Careers are built on lessons learned and good advice from those you trust. To celebrate Insurance Careers Month, we asked several people WE trust what lessons they have learned and what special advice they received to be successful. Here’s what they said.
Susan Haack, (retired) Senior Vice President, Mergers and Acquisitions, Motorists Insurance Group
"Keep your eyes open and notice the big picture; don’t get too focused on what you’re doing. This requires building relationships and being curious. For example, my career path was not normal. I started as an accountant, then management, then HR, then IT, and then executive positions. I found that the keys to my progression were knowing what was going on around me and being curious about how I fit in."
"I value the advice I got as part of Dave’s (Dave Kaufman, Motorists CEO) vision process, which taught me that even when I thought I was working hard I should always ask the question, ‘Am I working hard on the right things?’ It challenged my thinking about what were the right things. As far as advice I’d give to others, I would say stop what you’re doing and build a team and focus on the relationships. It’s important to get to know each other, because that opens dialogue about your challenges and the sharing and understanding of diverse perspectives."
Dave Kaufman, CEO, Motorists Insurance Group
"One of my most important lessons was the need to be a continuous learner and to own my own professional development and career. You can’t delegate your future to a company or an organization. It’s up to each person to increase his or her own street value. That ensures you will have more opportunities than you would otherwise. I also have learned that natural curiosity is a tremendous asset; it can lead you to places that you never would have imagined."
"Some of the most important advice I got was from Bob Buford, former chairman and CEO of the Halftime Institute. He challenged me to go past success to significance – meaning making a contribution that outlasts me. He encouraged me to look at work-life balance as integrated and to strive for significance in everything. I learned that success isn’t the end; it’s a pathway to significance."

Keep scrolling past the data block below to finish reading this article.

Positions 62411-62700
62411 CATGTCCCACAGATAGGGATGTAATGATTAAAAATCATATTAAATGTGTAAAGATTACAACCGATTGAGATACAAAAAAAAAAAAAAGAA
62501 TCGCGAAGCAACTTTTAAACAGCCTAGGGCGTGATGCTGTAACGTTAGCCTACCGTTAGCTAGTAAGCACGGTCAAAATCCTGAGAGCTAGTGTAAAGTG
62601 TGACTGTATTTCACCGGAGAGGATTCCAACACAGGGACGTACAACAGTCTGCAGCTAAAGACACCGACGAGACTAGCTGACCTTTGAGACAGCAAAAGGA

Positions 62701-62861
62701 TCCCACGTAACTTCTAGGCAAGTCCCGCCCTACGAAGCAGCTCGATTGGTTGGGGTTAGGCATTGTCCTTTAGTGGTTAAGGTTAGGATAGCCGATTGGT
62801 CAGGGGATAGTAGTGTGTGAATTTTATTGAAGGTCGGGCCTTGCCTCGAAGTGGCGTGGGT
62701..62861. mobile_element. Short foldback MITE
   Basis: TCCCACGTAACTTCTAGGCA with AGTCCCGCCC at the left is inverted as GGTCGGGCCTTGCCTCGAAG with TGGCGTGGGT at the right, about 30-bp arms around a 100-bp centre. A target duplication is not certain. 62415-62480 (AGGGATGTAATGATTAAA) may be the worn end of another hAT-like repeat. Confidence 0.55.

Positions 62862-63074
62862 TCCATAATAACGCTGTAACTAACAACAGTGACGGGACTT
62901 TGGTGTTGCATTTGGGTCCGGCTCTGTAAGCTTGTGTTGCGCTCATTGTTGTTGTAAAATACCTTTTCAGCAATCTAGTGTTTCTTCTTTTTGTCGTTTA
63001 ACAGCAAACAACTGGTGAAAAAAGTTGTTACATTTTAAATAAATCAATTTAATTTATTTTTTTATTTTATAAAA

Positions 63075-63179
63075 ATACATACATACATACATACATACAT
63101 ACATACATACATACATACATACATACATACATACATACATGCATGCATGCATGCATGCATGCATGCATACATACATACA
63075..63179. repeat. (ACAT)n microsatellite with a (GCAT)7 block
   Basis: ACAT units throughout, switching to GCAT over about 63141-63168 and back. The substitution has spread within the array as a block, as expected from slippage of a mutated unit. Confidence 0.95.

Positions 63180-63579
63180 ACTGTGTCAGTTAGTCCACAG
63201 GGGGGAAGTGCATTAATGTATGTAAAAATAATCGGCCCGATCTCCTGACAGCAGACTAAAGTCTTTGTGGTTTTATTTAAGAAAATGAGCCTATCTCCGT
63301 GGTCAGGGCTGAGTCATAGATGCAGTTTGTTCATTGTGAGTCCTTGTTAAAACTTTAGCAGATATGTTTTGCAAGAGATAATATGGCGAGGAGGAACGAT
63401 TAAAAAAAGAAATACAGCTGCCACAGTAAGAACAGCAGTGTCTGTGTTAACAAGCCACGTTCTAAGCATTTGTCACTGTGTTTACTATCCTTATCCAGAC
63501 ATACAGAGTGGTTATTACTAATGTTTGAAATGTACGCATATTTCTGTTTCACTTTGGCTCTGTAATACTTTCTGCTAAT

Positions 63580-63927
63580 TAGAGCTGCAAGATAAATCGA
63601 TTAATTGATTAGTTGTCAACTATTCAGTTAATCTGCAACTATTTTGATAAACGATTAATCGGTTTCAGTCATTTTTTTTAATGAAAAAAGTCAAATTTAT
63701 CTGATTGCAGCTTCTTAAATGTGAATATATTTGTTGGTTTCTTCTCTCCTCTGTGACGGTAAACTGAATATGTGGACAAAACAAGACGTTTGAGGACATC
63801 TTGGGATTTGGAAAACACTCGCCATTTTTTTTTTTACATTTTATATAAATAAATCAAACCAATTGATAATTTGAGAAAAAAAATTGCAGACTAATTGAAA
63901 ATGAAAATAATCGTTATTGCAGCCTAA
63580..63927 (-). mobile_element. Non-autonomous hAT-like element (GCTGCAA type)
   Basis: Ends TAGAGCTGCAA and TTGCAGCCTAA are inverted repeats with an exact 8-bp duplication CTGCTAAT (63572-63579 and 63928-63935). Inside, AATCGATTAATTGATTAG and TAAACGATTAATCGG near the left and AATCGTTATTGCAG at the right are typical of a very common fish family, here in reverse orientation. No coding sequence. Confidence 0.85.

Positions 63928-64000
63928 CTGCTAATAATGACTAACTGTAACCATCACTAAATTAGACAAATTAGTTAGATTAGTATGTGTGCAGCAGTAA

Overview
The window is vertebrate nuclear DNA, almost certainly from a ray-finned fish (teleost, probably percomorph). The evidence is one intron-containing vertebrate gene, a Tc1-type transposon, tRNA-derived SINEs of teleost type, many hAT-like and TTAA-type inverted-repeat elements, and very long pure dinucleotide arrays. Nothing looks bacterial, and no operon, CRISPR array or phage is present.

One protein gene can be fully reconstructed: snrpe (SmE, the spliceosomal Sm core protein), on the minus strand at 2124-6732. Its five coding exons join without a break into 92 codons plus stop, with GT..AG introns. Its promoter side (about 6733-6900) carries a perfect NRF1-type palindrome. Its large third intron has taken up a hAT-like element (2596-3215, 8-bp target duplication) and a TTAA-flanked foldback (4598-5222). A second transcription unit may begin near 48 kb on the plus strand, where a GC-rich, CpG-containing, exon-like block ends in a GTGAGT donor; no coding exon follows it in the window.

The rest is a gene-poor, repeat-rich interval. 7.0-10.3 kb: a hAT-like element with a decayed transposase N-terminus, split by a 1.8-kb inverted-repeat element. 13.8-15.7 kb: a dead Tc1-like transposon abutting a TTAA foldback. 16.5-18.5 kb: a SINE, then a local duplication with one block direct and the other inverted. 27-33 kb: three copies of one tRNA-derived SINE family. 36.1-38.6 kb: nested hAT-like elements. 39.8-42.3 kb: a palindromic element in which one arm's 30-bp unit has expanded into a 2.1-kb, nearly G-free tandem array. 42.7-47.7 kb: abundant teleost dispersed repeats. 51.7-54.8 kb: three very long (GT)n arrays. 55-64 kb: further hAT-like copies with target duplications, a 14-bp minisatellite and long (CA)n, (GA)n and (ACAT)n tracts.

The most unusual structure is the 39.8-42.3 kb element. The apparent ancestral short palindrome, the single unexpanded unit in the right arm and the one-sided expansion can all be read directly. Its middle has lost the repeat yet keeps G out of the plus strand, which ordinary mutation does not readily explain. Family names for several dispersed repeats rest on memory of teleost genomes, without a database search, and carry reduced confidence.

Chris Paterakis, Group Human Resource Leader, Westfield Insurance
"We don’t have a lot of traditional career paths like we used to, so one of the important lessons I’ve learned is that it’s not where you start, it’s where you end up. I’ve learned you can’t pigeonhole yourself into one track and that you have to look forward. Also, you have to explore on your own, understand different positions, talk to people and gather your own information and data. Finally, I’ve learned that you have to take risks in your career in order to gain broader perspectives and to build relationships."
"I’ve benefited from personal coaches insisting that I be receptive to brutally honest feedback and let people put things on the table so I have a better understanding of myself. This helps accelerate the path to improvement. They’ve also encouraged me to form a ‘personal board of directors’ to help guide me down the right path. I have six or seven people who are close to me and who know they can be brutally honest. Creating a personal board has to be intentional, it doesn’t just happen. I will move people on and off the board, especially if I find someone with a valuable perspective."
Mark Russell, President and CEO, Ohio Mutual Insurance Company
"Probably the most important lesson I’ve learned in my years in the profession is that company culture is the biggest factor in whether a company succeeds or stagnates. A big part of building a culture conducive to success is building a great team that is aligned to a cause."
"The best advice I’ve received is to invest the most time in attracting and entertaining the best talent that fits your culture. You can tell who is pulling for the team. You want a team that works together."
Rocky Parker, Chief Talent Acquisition Officer, Nationwide Insurance
"One real lesson for me was the importance of giving and expecting loyalty as a way to build strong relationships. Loyalty is both organizational and personal. You can’t expect loyalty from others if you aren’t willing to demonstrate loyalty to them. It must go both ways."
"I’ve received a lot of good advice, but the best was to not be afraid to take a career risk. For example, don’t be afraid to move geographies, or move to different companies and industries, or to move up, down or across – this enriches your career and your experience and knowledge."